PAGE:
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The Truth About Soy

In January, I addressed one of the most frequently asked questions I hear when I tell people that I’m vegan: “Where do you get your protein?” As I mentioned in that post, there are many great plant sources of protein. The one that is most often the victim of flashy headlines that grab people’s attention but don’t tell the full story, is soy. Tofu, tempeh, miso, and edamame are all derived from soybeans.

 

Soybeans are native to East Asia but are grown across the world. Soy is second only to corn as the biggest crop in the United States, but most of it is not grown for human consumption. According to a blog on Food Revolution’s website “In the US each year, there are approximately 83 million metric tons of soybean grown on 75 million acres of land. For comparison, wheat covers about 50 million acres, while corn tops the charts with 90 million acres...More than 70% of the enormous amount of soy grown in the United States is fed to livestock.”

 

Soybeans are a great protein to include in your diet because they contain all nine essential amino acids. However, you may have been hesitant to consume soy due to one of the most commonly circulated myths that soy causes or promotes cancer.

 

seasoning edamame with salt

Let’s dive a bit deeper into this myth. Soy is believed to mimic the effects of the hormone estrogen (the scientific term for this is estrogenic). However, there have been conflicting conclusions, and some researchers have said that soy isoflavones possess both estrogenic and anti-estrogenic effects on breast cancer cells. The isoflavones in soy bind to only one type of estrogen receptor (not both types as estrogen does), which means soy can reduce estrogenic activity. The Oncology Practice Group of the Academy of Nutrition and Dietetics tells us: “Emerging research suggests that soy foods may decrease the likelihood of breast cancer recurrence in women with a history of the disease.”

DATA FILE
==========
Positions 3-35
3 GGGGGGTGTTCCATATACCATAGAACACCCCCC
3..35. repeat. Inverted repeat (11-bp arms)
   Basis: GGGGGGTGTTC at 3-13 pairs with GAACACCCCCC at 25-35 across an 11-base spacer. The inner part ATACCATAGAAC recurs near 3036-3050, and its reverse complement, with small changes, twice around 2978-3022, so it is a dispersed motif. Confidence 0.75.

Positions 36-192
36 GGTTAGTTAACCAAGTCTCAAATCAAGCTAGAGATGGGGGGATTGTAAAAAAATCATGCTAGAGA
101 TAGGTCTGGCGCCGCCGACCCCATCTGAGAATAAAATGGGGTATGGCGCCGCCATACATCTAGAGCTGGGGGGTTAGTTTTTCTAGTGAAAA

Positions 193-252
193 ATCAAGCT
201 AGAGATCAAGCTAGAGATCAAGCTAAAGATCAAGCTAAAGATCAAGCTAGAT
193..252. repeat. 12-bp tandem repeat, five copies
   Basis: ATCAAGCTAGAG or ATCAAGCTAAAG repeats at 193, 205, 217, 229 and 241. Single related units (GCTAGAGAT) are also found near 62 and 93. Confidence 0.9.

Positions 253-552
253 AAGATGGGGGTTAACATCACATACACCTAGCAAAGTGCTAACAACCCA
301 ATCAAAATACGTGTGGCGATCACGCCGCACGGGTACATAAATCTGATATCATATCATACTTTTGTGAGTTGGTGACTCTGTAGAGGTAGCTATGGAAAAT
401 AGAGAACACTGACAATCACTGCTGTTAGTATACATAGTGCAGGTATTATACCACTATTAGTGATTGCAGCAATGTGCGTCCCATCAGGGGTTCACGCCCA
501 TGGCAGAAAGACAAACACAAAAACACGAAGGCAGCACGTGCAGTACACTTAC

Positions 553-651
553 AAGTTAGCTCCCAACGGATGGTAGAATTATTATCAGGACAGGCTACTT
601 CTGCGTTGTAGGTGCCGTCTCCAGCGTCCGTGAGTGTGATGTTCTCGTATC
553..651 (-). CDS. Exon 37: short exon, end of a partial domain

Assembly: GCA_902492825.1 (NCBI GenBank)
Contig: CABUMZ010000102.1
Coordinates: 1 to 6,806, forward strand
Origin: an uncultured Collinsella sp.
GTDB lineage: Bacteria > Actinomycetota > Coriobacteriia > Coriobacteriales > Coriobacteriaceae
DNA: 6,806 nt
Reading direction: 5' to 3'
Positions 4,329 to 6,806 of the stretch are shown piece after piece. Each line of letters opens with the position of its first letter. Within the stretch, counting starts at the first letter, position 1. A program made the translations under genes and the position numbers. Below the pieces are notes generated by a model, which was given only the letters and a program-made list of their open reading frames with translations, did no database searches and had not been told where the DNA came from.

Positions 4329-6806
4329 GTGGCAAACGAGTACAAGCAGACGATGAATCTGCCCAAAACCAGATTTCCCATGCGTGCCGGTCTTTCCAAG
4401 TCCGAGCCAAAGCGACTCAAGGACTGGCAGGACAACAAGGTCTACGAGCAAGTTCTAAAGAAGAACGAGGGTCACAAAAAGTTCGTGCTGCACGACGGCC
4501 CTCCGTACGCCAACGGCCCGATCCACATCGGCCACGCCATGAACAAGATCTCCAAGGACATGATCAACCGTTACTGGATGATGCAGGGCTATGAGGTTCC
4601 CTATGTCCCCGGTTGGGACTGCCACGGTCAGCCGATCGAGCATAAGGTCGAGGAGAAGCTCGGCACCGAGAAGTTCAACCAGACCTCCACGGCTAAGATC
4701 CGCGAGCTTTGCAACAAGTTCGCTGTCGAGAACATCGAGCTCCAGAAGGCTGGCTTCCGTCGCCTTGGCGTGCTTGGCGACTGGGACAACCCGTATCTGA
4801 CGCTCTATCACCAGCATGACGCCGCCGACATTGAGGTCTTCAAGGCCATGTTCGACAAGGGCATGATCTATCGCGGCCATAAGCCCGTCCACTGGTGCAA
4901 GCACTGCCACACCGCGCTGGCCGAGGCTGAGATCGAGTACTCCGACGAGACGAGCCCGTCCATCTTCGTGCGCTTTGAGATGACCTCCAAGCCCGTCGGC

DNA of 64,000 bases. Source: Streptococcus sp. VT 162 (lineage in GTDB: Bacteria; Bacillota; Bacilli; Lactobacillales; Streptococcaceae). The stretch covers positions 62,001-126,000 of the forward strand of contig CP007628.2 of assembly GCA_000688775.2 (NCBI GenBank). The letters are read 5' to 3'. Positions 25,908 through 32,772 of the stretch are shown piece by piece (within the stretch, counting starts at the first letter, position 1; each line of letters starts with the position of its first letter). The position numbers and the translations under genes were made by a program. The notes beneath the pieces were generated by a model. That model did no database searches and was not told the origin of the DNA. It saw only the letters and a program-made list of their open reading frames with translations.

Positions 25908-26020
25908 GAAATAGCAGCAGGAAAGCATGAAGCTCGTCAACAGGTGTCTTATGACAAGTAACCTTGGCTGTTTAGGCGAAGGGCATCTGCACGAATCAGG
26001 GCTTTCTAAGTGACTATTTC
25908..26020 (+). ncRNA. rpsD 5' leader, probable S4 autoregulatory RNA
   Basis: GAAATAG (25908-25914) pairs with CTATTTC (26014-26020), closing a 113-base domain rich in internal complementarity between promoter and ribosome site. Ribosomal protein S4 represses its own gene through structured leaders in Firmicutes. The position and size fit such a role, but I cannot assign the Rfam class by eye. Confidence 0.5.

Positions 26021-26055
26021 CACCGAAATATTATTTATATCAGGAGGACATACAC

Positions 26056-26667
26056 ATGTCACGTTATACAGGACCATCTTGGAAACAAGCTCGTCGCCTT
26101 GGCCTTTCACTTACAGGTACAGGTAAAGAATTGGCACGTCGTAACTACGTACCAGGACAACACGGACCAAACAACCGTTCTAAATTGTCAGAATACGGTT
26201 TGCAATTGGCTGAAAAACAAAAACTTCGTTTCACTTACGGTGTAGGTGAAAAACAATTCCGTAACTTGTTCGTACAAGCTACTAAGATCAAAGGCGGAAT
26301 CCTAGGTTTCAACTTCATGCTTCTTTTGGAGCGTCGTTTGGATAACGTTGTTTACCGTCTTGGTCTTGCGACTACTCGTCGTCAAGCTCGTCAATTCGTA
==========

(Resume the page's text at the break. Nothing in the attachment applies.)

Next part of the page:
Also, consider this – people who live in the Blue Zone of Okinawa, Japan eat a lot of soy, yet are among the healthiest people in the world with one of the world’s highest life expectancies as demonstrated by the Okinawa Centenarian Study. This 25-year study sponsored by the Japanese Ministry of Health, Labour, and Welfare showed that “Compared to North Americans, they have a staggering 80% less breast cancer and prostate cancer — and less than half the ovarian cancer and colon cancer.”

 

Another myth you may have heard is that soy inhibits thyroid function. However, a closer look at the 2002 paper written about this risk factor uncovered that the damage to thyroid function was most likely associated with iodine deficiency rather than soy consumption. As long as your diet includes an adequate amount of iodine, soy consumption does not affect the thyroid hormones.

 

Soy has several health benefits, including protecting your heart health. “In a study published in 2020 in the American Heart Association journal Circulation, researchers examined data from 200,000 people and found that eating at least one serving of tofu per week was linked to an 18% lower risk of heart disease compared to those who rarely ate tofu.” Soy helps to decrease LDL (‘bad”) cholesterol levels, raise HDL (“good”) cholesterol levels, and lower blood pressure – all good things for your heart.

 

There are a couple of things to be aware of when choosing to consume soy. Soy is one of the top eight allergens that must be identified on food labels. If you have a soy allergy, then you should avoid it. Unfortunately, in 2018 in the U.S. 94% of soybeans were genetically engineered, so choose organic or non-GMO certified soy to avoid soy that has been sprayed with glyphosate.

 

As with any food, the best ones are those that are whole or minimally processed. When it comes to soy, those items are soybeans, edamame, and fermented soy foods (tempeh, miso, and tamari). When purchasing tofu, be sure to buy organic or non-GMO. If you are new to using soy products, check out a couple of my favorite recipes from Purple Carrot: Coconut Tofu and Kale Caesar with Tempeh Bacon (skip the step with liquid smoke by buying smoky tempeh strips). Plain tempeh is great tossed with buffalo or BBQ sauce. Enjoy!

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